The productivity of Italy’s labor force is also below the EU average. Many Italian employers report an inability to find qualified candidates for highly skilled vacancies, demonstrating significant skills mismatches in the Italian labor market. Many well-educated Italians find more attractive career opportunities outside of Italy, with large numbers of Italians taking advantage of EU freedom of movement to work in the United Kingdom, Switzerland, or Germany. There is no reliable measure of Italians working overseas, as many expatriate workers do not report their whereabouts to the Italian government. Skilled labor shortages are a particular problem in Italy’s industrialized north.
On paper, companies may bring in a non-EU employee after the government-run employment office has certified that no qualified, unemployed Italian is available to fill the position. In reality, the cumbersome and lengthy process acts as a deterrent to foreign firms seeking to comply with the law; language barriers also prevent outsiders from competing for Italian positions. Work visas are subject to annual quotas, although intra-company transfers are exempt from quota limitations.
In 2018 the newly-elected government introduced the so-called “Dignity Decree,” which rolled back some key structural reforms to Italy’s labor market adopted as part of the Jobs Act by the previous center-left government. The Dignity Decree extended incentives to hire people under 35 years old, set limits on short-term contracts, and made it more costly to fire workers.
Indefinite employment contracts signed before March 2015 are governed by the June 2012 labor regime, which allows firms to conduct layoffs and firings with lump sum payments. Under the 2012 system, according to Article 18 of the workers’ statute of 1970, judges can order reinstatement of dismissed employees (with back pay) if they find the dismissal was a pretext for discriminatory or disciplinary dismissal. In practice, dismissed employees reserved the right to challenge their dismissal indefinitely, often using the threat of protracted legal proceedings or an adverse court ruling to negotiate additional severance packages with employers.
However, indefinite employment contracts signed after March 2015 are governed by the rules established under the Jobs Act labor market reforms, which provide for employment contracts with protections increasing with job tenure. During the first 36 months of employment, firms may dismiss employees for bona fide economic reasons. Under the Jobs Act regime, dismissed employees must appeal their dismissal within 60 days and reinstatements are limited.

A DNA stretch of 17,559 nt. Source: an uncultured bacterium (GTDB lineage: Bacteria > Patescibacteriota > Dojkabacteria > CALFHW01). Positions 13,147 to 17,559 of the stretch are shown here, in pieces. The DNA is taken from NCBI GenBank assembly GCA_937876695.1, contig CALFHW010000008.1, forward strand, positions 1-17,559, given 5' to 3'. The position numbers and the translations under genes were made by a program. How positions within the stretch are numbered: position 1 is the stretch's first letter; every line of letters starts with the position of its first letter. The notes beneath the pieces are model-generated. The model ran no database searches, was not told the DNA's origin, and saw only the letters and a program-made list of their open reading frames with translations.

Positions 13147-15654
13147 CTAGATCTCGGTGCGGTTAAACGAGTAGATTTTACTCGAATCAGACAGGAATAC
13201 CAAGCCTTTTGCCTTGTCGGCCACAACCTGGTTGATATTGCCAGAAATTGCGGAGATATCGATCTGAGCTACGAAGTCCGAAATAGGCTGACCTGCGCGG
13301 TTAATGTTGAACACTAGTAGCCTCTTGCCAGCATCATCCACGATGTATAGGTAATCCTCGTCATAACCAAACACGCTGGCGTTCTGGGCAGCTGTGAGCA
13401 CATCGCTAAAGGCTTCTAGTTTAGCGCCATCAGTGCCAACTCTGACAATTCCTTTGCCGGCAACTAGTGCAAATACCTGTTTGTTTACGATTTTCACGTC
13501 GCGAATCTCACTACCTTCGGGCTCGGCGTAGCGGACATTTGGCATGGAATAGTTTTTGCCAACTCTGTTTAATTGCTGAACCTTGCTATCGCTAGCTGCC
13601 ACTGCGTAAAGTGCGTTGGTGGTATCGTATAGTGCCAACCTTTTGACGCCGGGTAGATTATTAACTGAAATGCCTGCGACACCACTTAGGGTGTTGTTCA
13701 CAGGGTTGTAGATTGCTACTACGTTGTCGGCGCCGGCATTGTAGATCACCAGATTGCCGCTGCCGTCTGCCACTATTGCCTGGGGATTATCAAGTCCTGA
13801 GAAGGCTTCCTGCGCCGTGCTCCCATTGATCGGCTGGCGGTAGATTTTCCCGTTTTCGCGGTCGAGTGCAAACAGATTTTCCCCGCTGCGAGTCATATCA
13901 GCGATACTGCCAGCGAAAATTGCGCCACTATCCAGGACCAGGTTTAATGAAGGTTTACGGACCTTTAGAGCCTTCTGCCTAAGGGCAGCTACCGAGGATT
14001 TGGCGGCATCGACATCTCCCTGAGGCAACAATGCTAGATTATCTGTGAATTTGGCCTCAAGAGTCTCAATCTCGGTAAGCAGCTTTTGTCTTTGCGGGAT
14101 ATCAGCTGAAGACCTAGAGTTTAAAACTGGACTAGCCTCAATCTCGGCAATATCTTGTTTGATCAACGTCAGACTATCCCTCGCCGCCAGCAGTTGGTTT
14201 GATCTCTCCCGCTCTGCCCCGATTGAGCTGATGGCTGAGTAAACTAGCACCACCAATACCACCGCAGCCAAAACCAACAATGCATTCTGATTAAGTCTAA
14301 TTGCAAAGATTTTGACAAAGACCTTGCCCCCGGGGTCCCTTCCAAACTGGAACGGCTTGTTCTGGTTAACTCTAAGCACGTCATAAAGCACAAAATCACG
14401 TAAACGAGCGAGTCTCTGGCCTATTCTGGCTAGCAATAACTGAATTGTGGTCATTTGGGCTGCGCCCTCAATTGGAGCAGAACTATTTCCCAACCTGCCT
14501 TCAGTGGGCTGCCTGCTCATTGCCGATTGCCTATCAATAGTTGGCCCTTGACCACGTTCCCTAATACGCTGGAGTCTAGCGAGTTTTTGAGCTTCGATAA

Regardless of the reason for termination of employment, all former employees are entitled to receive mandatory severance payments from their employer (TFR – trattamento di fine rapporto), equal to 7.4 percent of the employee’s annual gross compensation for each year worked.
Other Jobs Act measures enacted in 2015 include universal unemployment and maternity benefits, as well as a reduced number of official labor contract templates (from 42 to six). The GOI’s unemployment insurance (NASPI) provides up to six months of coverage for laid-off workers. The GOI also provides worker retraining and job placement assistance, but services vary by region and implementation of national active labor market policies remains in progress.
Italy also offers other social safety net protections to all residents, designed to tackle poverty. The previous government implemented an anti-poverty plan (Reddito di Inclusione, or “Inclusion Income”) aimed at providing some financial relief and training to homeless individuals and people with income below the poverty level. In the 2019 budget, the previous government introduced the so-called Citizenship Income (Reddito di Cittadinanza), which replaced and broadened the Inclusion Income program of 2017. The Citizenship Income program provides a basic income of EUR 780 a month to eligible citizens; the GOI estimates one million workers are potentially eligible for this benefit. The program also acts as an employment agency to a portion of those receiving the Citizenship Income. The annual cost of the program is estimated to be EUR 6 billion a year. The Citizenship Income goes to 1.1 million households, for a total of 2.5 million people.
The 2019 budget and the associated decree and law also implemented an early retirement scheme (a.k.a. Quota 100) changing the pension law and permitting earlier retirement for eligible workers with 62 years of age and 38 years of work seniority.